The Rise and Rise of Non-Grey Nomads
A question is on the lips of Australian caravaners and campers:
Should we drop the ‘grey’ in grey nomad?
According to Tourism Research Australia, people aged between 25 and 44 have taken almost 40% of the nation’s caravan and camping trips in the last few years. And while it’s true that this younger demographic still largely goes the car and tent option, and grey nomads continue to hold the lion’s share of the domestic caravan and RV market, there has been, of late, a minor - yet noticeable - trend of twenty-somethings and young families trading up in transportable living. The Ford Fiesta with a second-hand tent in the back is being replaced more and more often by the comparative opulence and comfort of a caravan or recreational vehicle.
What was previously the sole bastion of retirees can now be found appealing to a wider audience than ever. And when you look a little closer, that appeal is obvious.
The nomadship enjoyed by baby boomers has a world of upsides, particularly in a country like Australia. The environmental diversity that we enjoy is unlike anything else in the world, and it’s obvious that the great outdoors excess that we enjoy is best experienced by wading into it, rather than taking day trips from a city hotel. The humble caravan or RV does this in a way that a leaky tent simply cannot, by allowing you to enjoy all the pros of relaxing in nature, without dealing the cons – the bugs, the weather, and the grubbiness. It’s the perfect solution.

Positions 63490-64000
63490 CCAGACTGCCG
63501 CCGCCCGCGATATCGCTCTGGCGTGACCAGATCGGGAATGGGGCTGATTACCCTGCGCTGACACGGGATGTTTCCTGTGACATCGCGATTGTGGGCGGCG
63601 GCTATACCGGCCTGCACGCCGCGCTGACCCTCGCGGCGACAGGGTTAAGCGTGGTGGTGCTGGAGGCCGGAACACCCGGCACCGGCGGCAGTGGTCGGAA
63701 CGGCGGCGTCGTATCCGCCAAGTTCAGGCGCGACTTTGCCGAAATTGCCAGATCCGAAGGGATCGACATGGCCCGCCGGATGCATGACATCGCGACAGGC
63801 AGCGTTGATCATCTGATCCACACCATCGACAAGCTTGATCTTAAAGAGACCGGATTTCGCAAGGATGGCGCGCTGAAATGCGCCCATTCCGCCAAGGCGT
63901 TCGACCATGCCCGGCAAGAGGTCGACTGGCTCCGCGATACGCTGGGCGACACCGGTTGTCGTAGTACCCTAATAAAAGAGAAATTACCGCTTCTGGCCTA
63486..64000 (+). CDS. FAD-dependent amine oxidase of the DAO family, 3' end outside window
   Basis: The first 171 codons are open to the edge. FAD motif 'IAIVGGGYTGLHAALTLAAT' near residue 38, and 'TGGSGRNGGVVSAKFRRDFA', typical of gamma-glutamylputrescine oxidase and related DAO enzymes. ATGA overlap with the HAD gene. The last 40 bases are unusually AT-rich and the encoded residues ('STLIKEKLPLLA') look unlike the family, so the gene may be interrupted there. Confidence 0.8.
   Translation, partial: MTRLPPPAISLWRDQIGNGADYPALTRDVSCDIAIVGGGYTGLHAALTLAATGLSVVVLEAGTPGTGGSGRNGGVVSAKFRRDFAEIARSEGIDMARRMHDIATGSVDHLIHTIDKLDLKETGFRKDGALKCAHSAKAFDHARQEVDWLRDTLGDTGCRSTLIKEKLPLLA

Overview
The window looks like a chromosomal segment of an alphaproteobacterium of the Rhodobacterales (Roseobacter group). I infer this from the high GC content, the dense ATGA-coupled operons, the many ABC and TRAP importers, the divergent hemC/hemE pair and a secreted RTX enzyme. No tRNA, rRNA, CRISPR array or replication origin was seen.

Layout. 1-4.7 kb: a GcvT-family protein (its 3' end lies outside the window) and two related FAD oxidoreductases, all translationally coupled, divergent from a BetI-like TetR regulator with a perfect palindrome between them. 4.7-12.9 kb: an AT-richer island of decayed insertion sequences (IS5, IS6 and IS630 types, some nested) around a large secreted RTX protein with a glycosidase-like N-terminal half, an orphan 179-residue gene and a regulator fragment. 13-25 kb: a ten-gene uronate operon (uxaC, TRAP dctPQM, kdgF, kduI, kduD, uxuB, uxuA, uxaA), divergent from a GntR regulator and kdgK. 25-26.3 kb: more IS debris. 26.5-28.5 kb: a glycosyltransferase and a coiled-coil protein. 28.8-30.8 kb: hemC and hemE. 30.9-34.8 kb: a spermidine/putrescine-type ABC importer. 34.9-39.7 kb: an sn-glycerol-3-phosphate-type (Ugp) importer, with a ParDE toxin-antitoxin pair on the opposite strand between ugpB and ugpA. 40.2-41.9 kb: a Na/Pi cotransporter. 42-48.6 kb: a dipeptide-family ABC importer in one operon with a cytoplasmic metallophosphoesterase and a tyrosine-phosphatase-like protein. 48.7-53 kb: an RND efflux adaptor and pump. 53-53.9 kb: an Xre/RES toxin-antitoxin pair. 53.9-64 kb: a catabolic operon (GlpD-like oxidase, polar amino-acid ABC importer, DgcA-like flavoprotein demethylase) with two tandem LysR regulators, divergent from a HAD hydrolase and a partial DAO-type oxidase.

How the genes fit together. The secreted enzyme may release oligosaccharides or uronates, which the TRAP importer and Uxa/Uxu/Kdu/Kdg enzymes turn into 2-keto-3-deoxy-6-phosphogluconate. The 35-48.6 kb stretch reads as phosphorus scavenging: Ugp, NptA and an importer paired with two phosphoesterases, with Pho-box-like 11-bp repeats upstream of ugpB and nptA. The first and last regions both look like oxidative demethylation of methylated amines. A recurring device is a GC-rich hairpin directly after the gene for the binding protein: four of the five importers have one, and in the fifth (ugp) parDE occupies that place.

And it’s a concept that more than a few millennials are cottoning onto.
For these young converts there may be an ever-so-small sense of kitsch attached to caravanning and RVing too. If you tour around Australia’s lawn bowls clubs on a Thursday night, you’ll see the very same younger set enjoying the friendly atmosphere and 1980s beer prices offered at barefoot bowls. And while the fact that you can buy a round of schooners for less than a tenner certainly helps to get the punters in, they soon wake up to the value of the sport in and of itself.
The same, perhaps, can be said of the humble caravan. For whatever reason – be it that bowls club nostalgia and cost-effectiveness, or more a matter of the inherent convenience and flexibility - twenty-somethings and young families are dipping their toe in the lake of caravanning, and are quite happy with the temperature of the water.
So what does this all mean for the nomads of a greyer variety?
Will caravan parks turn into the archetypal American frat house that we’re so familiar with from film (but which, by all reports, are very much a real thing)? Will Bev and Bob on powered site #16 wake up to the sounds of someone trying to handstand chug a keg of mid-strength, or a herd-of-wildebeest scale nudie run?
In truth, not much about grey nomad caravanning will likely change with the uptake from the next generation. While it’s true that parks will be full over school breaks, this has been the case since time immemorial. And as far as the twenty-something caravan set who has yet to start a family goes, I think we can take solace in their lawn bowls adventures – if they treat caravanning with the respect that they show for the manicured green, our caravan parks, and the pastime as a whole, is in pretty good hands.
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